GEORGIA ON MY MIND
I just left the Grand Ballroom of the Hyatt Atlanta Downtown, my daytime prison cell for the past two days. We just concluded our Spring Meeting of the United States Catholic Conference of Bishops (USCCB), which is distinguishable from the Fall meeting in several respects: it travels (which means that we never meet in the same city two years in a row), it is shorter (two days instead of three), it is slightly less well attended by the membership, and it usually results in nothing startling, controversial, or seismic. A new innovation attempted this year, quite successfully I would say, was to spend an entire afternoon listening to and responding to presentations on an issue of importance (this year the HHS Mandate debate). Quite frankly, I enjoyed the opportunity to spend some time in a matter of great importance to me, with insights and presentations given by experts in the field of religious liberty.
Dr. John Garvey, the President of the Catholic University of America and himself a lawyer, spoke about recent incursions into the freedom of religion. Citing five recent incidents in recent years, Dr. Garvey made a compelling case for the USCCB doing what it is doing relative to the Affordable Health Care Act and their attendant regulations from the Department of Health and Human Services. You may read Dr. Garvey’s talk to us by clicking here. A second presentation on the topic of international religious freedom was given by Ambassador Thomas Farr, currently on the faculty of Georgetown University and entitled “The Church and the Global Crisis of Religious Liberty” and it can be accessed by clicking here. The final presentation of the day was the most compelling to me and was given by Bishop Shlemon Warduni, a Catholic bishop of the Chaldean Rite from Iraq. Quite frankly, the bishop’s recounting of the cost to Christians in Iraq caused by the US invasion made me sick at my stomach. You may read Bishop Warduni’s brief talk here. Sometimes we bishops are accused of being the “Republican party at prayer” but this monstrosity was led by a Republican President. He ended by saying that the US had managed to get rid of one crazy dictator who has been now replaced by many crazy dictators. How sad and tragic and talk about an assault on religious freedom!
We spent a good deal of time dealing with the HHS regulations, the Conference’s response to them, the strategy of the lawsuits brought against the regulations, and where do we go from here. Starting next week, many dioceses throughout the United States will observe what is being called a “Fortnight for Freedom” which will end on July 4th. I will be celebrating Mass at St. Paul’s Church, just off Dale Mabrey in north Tampa, on Friday evening June 29, 2012 (The Solemnity of the Feasts of SS. Peter and Paul) and speaking in the context of the Fortnight for Freedom observance and I hope as many of you as possible can come that evening at 7:30pm. For more information on the June 29 Mass and to see how our Diocese is participating in the Fortnight for Freedom, please click here.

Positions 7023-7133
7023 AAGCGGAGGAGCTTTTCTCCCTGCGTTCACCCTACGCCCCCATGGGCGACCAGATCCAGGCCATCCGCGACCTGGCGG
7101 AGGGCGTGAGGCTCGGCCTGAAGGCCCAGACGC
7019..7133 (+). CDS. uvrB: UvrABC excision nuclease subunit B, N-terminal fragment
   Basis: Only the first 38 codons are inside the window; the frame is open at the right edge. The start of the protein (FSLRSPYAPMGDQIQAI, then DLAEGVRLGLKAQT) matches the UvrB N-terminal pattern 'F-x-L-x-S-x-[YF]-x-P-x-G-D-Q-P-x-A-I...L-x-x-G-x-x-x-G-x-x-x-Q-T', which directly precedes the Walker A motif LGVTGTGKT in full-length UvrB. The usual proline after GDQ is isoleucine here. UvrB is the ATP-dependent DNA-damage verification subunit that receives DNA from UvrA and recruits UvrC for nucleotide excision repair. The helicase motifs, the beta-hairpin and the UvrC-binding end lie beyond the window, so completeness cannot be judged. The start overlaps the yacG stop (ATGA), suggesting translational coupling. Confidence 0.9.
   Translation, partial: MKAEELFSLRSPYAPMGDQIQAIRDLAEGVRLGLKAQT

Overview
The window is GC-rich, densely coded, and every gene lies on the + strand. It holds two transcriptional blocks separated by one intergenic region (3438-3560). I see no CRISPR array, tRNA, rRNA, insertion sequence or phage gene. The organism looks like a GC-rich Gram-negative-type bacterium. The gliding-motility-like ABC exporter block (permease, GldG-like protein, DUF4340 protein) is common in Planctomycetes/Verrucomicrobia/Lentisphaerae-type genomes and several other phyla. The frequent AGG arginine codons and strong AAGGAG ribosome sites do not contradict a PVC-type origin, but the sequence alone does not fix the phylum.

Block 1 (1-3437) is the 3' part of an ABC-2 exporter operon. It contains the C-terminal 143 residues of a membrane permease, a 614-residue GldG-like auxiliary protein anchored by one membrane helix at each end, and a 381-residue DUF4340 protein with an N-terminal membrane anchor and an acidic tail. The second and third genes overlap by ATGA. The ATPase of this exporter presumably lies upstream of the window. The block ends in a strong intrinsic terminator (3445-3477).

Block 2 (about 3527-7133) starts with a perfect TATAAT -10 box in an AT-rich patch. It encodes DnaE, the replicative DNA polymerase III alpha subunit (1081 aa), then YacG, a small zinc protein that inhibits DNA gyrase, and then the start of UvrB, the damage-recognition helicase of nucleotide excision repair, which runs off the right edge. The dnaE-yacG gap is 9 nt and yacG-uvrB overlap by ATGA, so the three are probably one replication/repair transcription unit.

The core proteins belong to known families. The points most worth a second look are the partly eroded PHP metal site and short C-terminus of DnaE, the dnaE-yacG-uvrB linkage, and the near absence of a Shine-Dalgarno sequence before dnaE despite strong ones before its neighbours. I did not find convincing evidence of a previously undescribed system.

We talked about communications and how poorly we do it in the Church at the moment. Three bishops tweeted during the meeting and several posted to Facebook. There is wide-spread agreement among the bishops that the Church’s and the Conference’s communication efforts need to be improved and more use made of the modern means of social communication today – ah, like this blog! (Sorry, I could not resist.) There were some currents in the discussion which made me nervous as I feel the mantle of censorship coming to NC News which has since its founding enjoyed editorial freedom but may soon lose its “religious liberty.” I would rue that day. There is also a push for a spokesperson for the Conference (read that “easy to look at” and Walter Cronkite-ish in their credibility) and I would not want that job for all the proverbial tea in China. Nuance one thing in a way that upsets one bishop and that person’s livelihood would likely be at stake, a position Archbishop Wilton Gregory made on the floor in much kinder, gentler words.
We didn’t vote on anything except to authorize a statement to be written on the effects of the economy on people today. Today we spent ninety minutes in a regional meeting which is considerably longer than we are accustomed to doing. The day ended with an afternoon in Executive Session and then I am out of here and headed home tomorrow (Friday). If this blog has been less than scintillating, blame it on the fact that there is no train service from Atlanta to Tampa and I had to fly both ways. I tend in November to think better and perhaps even write better on the train coming home from Baltimore. It is always good to see friends at these meetings and the liturgies are well done in the morning. The Hyatt in Downtown Atlanta could, if it chose to do so, boast of the smallest hotel rooms for the steepest price on the eastern seaboard and while charging an arm and leg per night, there were no glasses in the room to be found and no room service from noon to five p.m. So that’s it from slumming it in HotLanta. Home sweet home awaits me.
Tags: Affordable Health Care Act, Ambassador Thomas Farr, Atlanta, Bishop Shlemon Warduni, Catholic, Department of Health and Human Services, Dr. John Garvey, Fortnight for Freedom, HHS mandate, HotLanta, religious freedom, religious liberty, Roman Catholic, United States Conference of Catholic Bishops, USCCB